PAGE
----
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The Archaeology of Chaco Canyon

An Eleventh-Century Pueblo Regional Center

Edited by Stephen H. Lekson

The Archaeology of Chaco Canyon2006. 560 pp., 65 black-and-white and 8 color illustrations, timeline, 2 appendices, notes, references, index, 6 x 92006. 560 pp., 65 black-and-white and 8 color illustrations, timeline, 2 appendices, notes, references, index, 6 x 9

The site of a great Ancestral Pueblo center in the 11th and 12th centuries AD, the ruins in Chaco Canyon look like a city to some archaeologists, a ceremonial center to others. Chaco and the people who created its monumental great houses, extensive roads, and network of outlying settlements remain an enigma in American archaeology.Two decades after the latest and largest program of field research at Chaco (the National Park Service's Chaco Project from 1971 to 1982) the original researchers and other leading Chaco scholars convened to evaluate what they now know about Chaco in light of new theories and new data.Those meetings culminated in an advanced seminar at the School of American Research, where the Chaco Project itself was born in 1968. In this capstone volume, the contributors address central archaeological themes, including environment, organization of production, architecture, regional issues, and society and polity.They place Chaco in its time and in its region, considering what came before and after its heyday and its neighbors to the north and south, including Mesoamerica. 

Contributors: Nancy J. Akins, Linda S. Cordell, Jeffrey S. Dean, Andrew I. Duff, W. Derek Hamilton, W. James Judge, John W. Kantner, Keith W. Kintigh, Stephen H. Lekson, William D. Lipe, Peter J. McKenna, Ben A. Nelson, Lynne Sebastian, Mollie S. Toll, H. Wolcott Toll, Ruth M. Van Dyke, Carla R. Van West, R. Gwinn Vivian, Richard H. Wilshusen, Thomas C. Windes

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Read Reviews

  • “This is a landmark book. It synthesizes the results of the last great archaeological project that may ever be conducted in Chaco Canyon.

    The Archaeology of Chaco Canyon includes chapters by most of the organizers of each of the thematic conferences, supplemented by additional chapters to provide better regional, macroregional, and historical context.... It is a grand pyramid scheme, but in this case, it benefits everyone involved.”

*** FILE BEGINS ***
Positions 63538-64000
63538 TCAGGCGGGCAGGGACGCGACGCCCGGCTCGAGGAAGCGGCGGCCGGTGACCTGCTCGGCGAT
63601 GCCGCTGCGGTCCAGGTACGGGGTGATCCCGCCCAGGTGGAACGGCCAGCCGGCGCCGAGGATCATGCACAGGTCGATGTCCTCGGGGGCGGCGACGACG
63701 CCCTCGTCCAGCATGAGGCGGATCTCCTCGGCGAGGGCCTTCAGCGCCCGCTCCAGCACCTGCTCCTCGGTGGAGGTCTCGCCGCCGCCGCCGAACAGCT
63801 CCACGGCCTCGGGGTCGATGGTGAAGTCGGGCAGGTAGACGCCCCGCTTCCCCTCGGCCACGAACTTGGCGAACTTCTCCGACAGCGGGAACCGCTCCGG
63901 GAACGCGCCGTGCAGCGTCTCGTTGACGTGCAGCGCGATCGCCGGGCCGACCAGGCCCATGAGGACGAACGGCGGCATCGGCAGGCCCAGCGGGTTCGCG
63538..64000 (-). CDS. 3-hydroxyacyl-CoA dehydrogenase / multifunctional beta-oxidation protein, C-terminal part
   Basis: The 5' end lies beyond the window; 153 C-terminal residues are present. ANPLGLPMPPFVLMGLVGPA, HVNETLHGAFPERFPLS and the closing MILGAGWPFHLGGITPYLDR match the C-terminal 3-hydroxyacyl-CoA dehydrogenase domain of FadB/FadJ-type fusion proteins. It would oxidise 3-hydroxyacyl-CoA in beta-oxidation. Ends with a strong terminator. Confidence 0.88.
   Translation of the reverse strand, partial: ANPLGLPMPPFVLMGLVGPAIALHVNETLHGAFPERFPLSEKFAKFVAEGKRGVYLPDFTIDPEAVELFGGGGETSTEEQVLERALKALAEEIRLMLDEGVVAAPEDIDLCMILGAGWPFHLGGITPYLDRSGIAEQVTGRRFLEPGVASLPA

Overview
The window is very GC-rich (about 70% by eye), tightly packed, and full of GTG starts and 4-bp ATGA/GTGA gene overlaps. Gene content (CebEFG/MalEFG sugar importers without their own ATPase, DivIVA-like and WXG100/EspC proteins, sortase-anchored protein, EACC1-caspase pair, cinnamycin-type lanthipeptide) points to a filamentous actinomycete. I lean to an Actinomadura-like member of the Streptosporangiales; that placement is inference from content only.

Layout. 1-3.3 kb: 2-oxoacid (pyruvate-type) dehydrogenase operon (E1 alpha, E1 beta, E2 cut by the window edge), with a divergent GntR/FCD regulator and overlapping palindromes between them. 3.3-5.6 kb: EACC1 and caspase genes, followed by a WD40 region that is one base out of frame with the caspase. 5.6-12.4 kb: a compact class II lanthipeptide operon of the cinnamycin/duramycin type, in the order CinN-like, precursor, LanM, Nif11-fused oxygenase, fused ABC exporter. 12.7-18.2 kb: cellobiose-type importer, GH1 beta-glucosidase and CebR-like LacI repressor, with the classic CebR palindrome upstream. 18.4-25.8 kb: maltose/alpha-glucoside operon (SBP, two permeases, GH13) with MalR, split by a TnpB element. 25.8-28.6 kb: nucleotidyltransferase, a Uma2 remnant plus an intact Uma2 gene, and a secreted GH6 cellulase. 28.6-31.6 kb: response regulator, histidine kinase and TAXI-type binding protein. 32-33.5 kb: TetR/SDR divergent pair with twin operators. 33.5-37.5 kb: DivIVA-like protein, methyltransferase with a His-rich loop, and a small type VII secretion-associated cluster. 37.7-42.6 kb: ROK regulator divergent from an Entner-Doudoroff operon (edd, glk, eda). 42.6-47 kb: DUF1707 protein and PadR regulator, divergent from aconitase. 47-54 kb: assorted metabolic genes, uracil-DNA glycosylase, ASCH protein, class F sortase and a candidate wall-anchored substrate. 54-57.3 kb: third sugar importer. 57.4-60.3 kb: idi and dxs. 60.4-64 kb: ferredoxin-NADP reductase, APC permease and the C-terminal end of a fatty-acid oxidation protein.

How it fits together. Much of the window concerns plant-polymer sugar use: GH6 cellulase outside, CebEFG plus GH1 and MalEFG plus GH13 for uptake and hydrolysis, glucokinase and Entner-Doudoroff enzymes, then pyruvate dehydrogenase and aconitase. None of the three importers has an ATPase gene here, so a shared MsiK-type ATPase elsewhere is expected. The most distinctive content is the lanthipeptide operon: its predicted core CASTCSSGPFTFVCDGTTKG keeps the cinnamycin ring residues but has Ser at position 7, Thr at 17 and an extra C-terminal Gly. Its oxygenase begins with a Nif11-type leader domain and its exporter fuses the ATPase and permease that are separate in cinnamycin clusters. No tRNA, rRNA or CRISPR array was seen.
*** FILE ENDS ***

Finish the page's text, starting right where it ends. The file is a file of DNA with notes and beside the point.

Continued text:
Barbara J. Mills, American Anthropologist Vol. 110, No. 1, March 2008
  • “In 12 chapters, 20 authors treat major themes to explain the extraordinary Chaco phenomenon. It is an impressive accomplishment, clearly written and carefully edited, with good maps and illustrations. Highly recommended for general archaeology collections.”
    K. A. Dixon, Choice, Vol. 44, no. 9 (May 2007)
  • The Archaeology of Chaco Canyon is one of two synthesis volumes resulting from the National Park Service Chaco Project (1971-1982). As the capstone to that project, this volume has much to offer the student of Chaco and those interested in the intellectual history and trajectories of archaeological theory….The wealth of information addressed and interpreted in the text is truly a valuable contribution to the discipline.”
    Carrie C. Heitman, Kiva: The Journal of Southwestern Anthropology and History Vol. 72, no. 4 (Summer 2007)
  • “This edited book captures the excitement and promise of the Chacoan synthetic conferences of the last several years….The volume contains chapters addressing architecture, environment, paleoenvironment, and a synthesis of the synthetic work….[It] is…an essential contribution. I recommend it for all students at every level of Puebloan and Chacoan studies.”
    Paul F. Reed, New Mexico Historical Review Vol. 82, no. 4 (Fall 2007)

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